This test is provided to patients for self-collection of a blood sample from the side of the little finger. Test kits are supplied by The Online Clinic, and we will tell you where to send your sample for analysis in a business reply envelope. Test results are sent to one of our doctors, who will interpret your results for you.

Because you are unlikely to be experienced at collecting your own blood, it is important to carefully read the instructions provided in each kit. A sample of blood is collected after first washing your hands with soap and warm water, and drying them. Clean the selected area of the little finger using the swab, and dry thoroughly with a clean tissue. Take the lancet and remove the top; position the lancet on the selected skin area and press firmly to activate it. The skin is punctured and a drop of blood collects. This drop is wiped away with a clean tissue. Then, with the hand held downwards, the hand and finger are massaged to help the blood to flow, and the blood drops are collected in the collection tube up to the upper line on the tube (600 ml). If you have insufficient blood, wipe the finger with a dry tissue, which may encourage more drops to form. Otherwise, use another swab and lancet to puncture the skin on the other little finger. Once enough blood has been collected, cover the punctured skin with the plaster. Seal the blood collection tube with the cap, and carefully invert the tube 5-10 times. Finally, label the tube with your details and put it and the used lancet in the protective packing wallet provided.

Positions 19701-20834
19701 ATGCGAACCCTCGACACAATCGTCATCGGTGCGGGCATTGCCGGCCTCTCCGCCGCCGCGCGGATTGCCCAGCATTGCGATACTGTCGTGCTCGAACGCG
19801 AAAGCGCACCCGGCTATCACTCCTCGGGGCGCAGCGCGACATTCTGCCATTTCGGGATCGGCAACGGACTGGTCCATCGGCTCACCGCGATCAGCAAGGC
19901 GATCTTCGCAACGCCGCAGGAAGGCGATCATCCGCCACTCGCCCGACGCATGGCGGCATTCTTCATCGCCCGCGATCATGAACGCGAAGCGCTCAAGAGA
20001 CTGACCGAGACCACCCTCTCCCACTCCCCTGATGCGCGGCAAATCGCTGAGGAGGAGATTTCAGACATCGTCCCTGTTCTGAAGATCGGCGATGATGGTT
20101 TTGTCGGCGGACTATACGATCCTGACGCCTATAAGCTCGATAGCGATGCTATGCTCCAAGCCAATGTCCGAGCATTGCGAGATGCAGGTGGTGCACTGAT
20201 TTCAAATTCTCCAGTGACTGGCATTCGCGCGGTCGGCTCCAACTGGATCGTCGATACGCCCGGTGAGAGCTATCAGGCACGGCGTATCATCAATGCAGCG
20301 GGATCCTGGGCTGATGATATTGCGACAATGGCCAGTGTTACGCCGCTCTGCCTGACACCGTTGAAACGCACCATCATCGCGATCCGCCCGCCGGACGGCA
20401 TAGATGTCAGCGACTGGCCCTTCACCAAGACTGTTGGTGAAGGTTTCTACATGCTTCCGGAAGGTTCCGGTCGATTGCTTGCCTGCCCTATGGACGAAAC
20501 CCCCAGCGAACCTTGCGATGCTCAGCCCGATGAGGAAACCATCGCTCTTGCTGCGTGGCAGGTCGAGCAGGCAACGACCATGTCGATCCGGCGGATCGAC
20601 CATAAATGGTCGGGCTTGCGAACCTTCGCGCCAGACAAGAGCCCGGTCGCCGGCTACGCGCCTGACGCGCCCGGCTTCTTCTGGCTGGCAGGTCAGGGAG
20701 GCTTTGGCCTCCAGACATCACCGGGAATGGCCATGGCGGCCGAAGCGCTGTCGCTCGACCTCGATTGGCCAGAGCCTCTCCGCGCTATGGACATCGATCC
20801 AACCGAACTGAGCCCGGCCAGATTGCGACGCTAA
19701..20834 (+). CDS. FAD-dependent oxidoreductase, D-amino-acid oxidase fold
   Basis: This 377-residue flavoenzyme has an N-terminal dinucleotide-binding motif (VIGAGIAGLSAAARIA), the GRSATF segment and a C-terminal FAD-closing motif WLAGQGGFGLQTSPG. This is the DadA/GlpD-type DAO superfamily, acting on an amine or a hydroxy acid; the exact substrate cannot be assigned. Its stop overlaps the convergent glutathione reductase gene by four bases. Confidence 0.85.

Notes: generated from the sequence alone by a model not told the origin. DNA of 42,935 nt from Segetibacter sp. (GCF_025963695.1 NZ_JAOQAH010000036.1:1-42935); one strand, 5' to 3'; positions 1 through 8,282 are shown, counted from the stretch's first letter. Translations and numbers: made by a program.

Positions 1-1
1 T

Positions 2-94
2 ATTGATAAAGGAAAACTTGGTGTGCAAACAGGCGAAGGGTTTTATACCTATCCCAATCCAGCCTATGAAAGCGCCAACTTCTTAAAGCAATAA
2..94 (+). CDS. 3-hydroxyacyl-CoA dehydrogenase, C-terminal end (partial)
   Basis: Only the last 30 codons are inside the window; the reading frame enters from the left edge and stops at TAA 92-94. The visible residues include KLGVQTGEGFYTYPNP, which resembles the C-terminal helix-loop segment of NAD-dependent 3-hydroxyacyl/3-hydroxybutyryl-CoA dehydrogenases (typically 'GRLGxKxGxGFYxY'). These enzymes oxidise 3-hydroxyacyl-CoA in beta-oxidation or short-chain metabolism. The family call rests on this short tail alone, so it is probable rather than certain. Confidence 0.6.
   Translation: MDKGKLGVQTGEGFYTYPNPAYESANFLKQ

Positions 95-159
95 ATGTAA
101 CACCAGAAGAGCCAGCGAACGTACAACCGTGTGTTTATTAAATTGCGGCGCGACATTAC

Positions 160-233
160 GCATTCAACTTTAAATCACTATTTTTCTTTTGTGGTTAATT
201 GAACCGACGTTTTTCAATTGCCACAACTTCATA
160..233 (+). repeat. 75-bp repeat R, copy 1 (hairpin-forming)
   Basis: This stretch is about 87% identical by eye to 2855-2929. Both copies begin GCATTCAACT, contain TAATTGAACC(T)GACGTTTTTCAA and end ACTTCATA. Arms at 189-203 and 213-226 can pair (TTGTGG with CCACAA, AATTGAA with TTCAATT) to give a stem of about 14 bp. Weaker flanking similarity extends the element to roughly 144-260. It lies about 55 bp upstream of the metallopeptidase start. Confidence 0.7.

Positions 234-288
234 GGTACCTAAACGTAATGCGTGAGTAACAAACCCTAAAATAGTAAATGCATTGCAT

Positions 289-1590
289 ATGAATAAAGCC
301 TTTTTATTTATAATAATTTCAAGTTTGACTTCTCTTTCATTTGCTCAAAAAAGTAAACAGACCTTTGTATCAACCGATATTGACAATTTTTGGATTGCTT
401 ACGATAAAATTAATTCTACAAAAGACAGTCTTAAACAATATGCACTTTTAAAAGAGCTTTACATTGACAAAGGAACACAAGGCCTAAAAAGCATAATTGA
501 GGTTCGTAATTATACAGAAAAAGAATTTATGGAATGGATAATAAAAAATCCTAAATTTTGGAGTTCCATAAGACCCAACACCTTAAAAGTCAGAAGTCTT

What do blood lipid results indicate?

The results of your test are interpreted by a doctor and presented on your patient dashboard. Your total cholesterol:HDL-cholesterol ratio and levels of total cholesterol, LDL-cholesterol, non-HDL-cholesterol, and triglycerides should be kept as low as possible.

High cholesterol levels mean that you are at an increased risk of circulatory (blood vessel) disease and heart disease, such as heart attack, stroke, and vascular dementia. They are of even greater concern for people with heart disease or risk factors for heart disease, including smoking, being overweight, high blood pressure, and diabetes. High triglyceride levels often indicate other conditions such as obesity that increase the risk of heart disease and stroke, insulin-resistance (where control of blood sugar level is poor) that leads to diabetes, fatty liver disease (where too much fat is stored in the liver), and inflammation of the pancreas (pancreatitis).

What is a normal result?

For healthy adults, optimal test results for levels of cholesterol and triglycerides are:

  • Total cholesterol: below 5.0 mmol/l
  • HDL-cholesterol: above 1.0 mmol/l for a man and 1.2 mmol/l for a woman, ideally 1.5-1.6 mmol/L.
  • LDL-cholesterol: below 3.0 mmol/l
  • Total cholesterol:HDL-cholesterol ratio: below 5.0, optimum 3.5
  • Non-HDL-cholesterol: below 4.0 mmol/l
  • Triglycerides: below 1.7 mmol/l (after fasting) and below 2.3 mmol/l (if non-fasting)

Reviewed by: Dr Junaid Patel (GMC no. - 7049798)
Date: 15 July 2020
Next review: 14 July 2022
All UK registered doctors can have their registration checked on The Medical Register at the GMC website.